Diurnal Group JCEM publication
This morning, Diurnal highlighted the publication in a peer reviewed journal of the completed Chronocort Phase 3 trial in CAH (Congenital Adrenal Hyperplasia) patients along with the extension study.
With the primary endpoint of the Phase 3 study at 24 weeks and the 18 month extension study ( in patients who chose to continue on Chronocort), this represents a significant body of safety data, supporting the use of a modified release preparation of hydrocortisone like Chronocort in this needy patient population.
The publication also provides further detail on the data supporting the use of Chronocort, and the importance of circadian delivery to optimise treatment in these patients. As we have previously highlighted, the treatment of CAH requires a balance between lowering the high levels of overnight male hormones (androgens) and minimising the risk of too much glucocorticoid (hydrocortisone). High levels of androgens can result in issues such as poor fertility and precocious puberty, and insufficient glucocorticoid increases the risk of, sometimes life-threatening, adrenal crisis.
While acknowledging the missed primary endpoint, the publication confirms the benefits seen with Chronocort in a post hoc (follow-up) analysis of the Phase 3 study. Clinically relevant improvement in hormonal control was achieved with Chronocort than standard glucocorticoid as seen by a greater reduction in relevant biochemical markers (usually 17OHP) from the start of the study to both week 4 and week 24. Importantly, a statistically significant improvement was observed in hormonal control during the important early morning/afternoon (7am-3pm) while other measures (Area Under the Curve) also confirmed the positive impact of Chronocort over standard glucocorticoid therapy. In the extension part of the study, after prolonged treatment, 80% of patients experienced good disease control (measured by 17OHP) compared with 52% at the beginning of the Phase 3 study. Other positive observations included the restarting of menstruation and improved fertility in patients receiving Chronocort.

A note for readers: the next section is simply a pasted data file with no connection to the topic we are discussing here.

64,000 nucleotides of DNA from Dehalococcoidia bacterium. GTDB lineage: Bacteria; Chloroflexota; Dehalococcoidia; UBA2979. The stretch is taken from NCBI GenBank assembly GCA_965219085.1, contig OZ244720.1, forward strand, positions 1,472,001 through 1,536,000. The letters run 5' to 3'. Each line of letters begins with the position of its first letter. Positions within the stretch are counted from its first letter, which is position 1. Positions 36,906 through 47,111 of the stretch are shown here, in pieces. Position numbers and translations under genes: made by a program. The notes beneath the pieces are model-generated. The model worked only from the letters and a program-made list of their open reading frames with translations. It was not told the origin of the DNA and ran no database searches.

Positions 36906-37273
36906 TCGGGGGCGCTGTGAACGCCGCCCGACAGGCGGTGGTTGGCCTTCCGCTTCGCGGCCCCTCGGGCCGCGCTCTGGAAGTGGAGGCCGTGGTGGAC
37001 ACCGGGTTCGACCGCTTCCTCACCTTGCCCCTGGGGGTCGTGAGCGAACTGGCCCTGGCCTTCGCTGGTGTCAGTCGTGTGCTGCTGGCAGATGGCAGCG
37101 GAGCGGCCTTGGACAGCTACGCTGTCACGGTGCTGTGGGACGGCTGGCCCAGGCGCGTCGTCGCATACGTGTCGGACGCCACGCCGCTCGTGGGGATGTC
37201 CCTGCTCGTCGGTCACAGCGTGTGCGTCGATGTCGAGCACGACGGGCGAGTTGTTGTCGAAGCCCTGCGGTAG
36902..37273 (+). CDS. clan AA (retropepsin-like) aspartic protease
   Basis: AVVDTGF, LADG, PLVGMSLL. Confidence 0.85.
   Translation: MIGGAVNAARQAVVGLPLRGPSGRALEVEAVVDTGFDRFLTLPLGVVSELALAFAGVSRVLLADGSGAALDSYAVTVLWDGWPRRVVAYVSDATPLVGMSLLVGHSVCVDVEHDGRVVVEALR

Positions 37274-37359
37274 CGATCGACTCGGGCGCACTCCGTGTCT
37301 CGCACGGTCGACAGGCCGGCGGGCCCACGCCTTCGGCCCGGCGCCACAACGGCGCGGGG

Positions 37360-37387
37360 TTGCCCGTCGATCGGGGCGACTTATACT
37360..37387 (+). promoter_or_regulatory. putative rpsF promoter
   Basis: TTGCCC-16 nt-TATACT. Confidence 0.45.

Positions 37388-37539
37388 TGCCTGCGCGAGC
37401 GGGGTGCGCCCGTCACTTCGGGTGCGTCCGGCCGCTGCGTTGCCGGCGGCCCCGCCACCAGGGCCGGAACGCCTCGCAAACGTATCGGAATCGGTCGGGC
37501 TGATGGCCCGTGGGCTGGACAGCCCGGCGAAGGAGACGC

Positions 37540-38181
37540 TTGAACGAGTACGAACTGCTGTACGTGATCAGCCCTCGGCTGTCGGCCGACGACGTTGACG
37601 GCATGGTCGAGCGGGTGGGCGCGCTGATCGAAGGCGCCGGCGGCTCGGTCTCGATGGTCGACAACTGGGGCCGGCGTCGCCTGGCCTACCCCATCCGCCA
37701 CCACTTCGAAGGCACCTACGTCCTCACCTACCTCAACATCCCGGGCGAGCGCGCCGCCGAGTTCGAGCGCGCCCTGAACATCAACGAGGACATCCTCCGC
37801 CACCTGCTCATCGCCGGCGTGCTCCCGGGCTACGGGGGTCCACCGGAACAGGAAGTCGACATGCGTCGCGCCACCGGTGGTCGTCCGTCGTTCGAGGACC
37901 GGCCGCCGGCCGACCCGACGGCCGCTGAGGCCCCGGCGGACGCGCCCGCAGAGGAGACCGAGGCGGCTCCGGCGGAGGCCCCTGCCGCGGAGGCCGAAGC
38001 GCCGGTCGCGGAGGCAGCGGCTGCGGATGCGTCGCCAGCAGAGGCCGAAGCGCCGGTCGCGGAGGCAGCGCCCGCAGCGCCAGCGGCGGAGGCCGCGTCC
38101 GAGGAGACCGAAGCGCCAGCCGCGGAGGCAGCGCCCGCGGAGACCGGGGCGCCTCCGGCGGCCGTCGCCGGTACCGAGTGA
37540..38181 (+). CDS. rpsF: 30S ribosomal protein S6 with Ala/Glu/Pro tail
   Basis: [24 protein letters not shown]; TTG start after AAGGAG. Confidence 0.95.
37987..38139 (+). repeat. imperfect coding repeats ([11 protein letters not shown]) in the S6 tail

One of the key issues for patients is to minimise the impact of excess glucocorticoid therapy. The data is sufficiently reassuring to suggest that most patients can be controlled with a normal replacement dose of Chronocort compared to supraphysiological glucocorticoid doses (doses exceeding that normally found in healthy individuals) currently used to treat CAH patients. This is important since reducing the glucocorticoid dose is a central tenet of new potential approaches in CAH.
From a safety perspective, it is reassuring that hydrocortisone (the active ingredient in Chronocort) is a well characterised treatment. The absence of adrenal crises during the controlled (Phase 3) study in patients receiving Chronocort is highly reassuring, and while there were several observed during the extension study, we note that this is not out of kilter with historical rates.
Overall, the data highlighted in the publication confirms the earlier data shared by Diurnal, but with data and detail to support previous conclusions. If Chronocort is approved by the EMA during Q1 2021, the data suggests that it potentially offers a satisfactory solution for many CAH patients, and should represent a powerful addition to the physicians armamentarium in treating this needy patient population.